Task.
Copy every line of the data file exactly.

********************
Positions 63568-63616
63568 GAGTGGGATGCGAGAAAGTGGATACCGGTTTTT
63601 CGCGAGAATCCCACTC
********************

Positions 63568-63616
63568 GAGTGGGATGCGAGAAAGTGGATACCGGTTTTT
63601 CGCGAGAATCCCACTC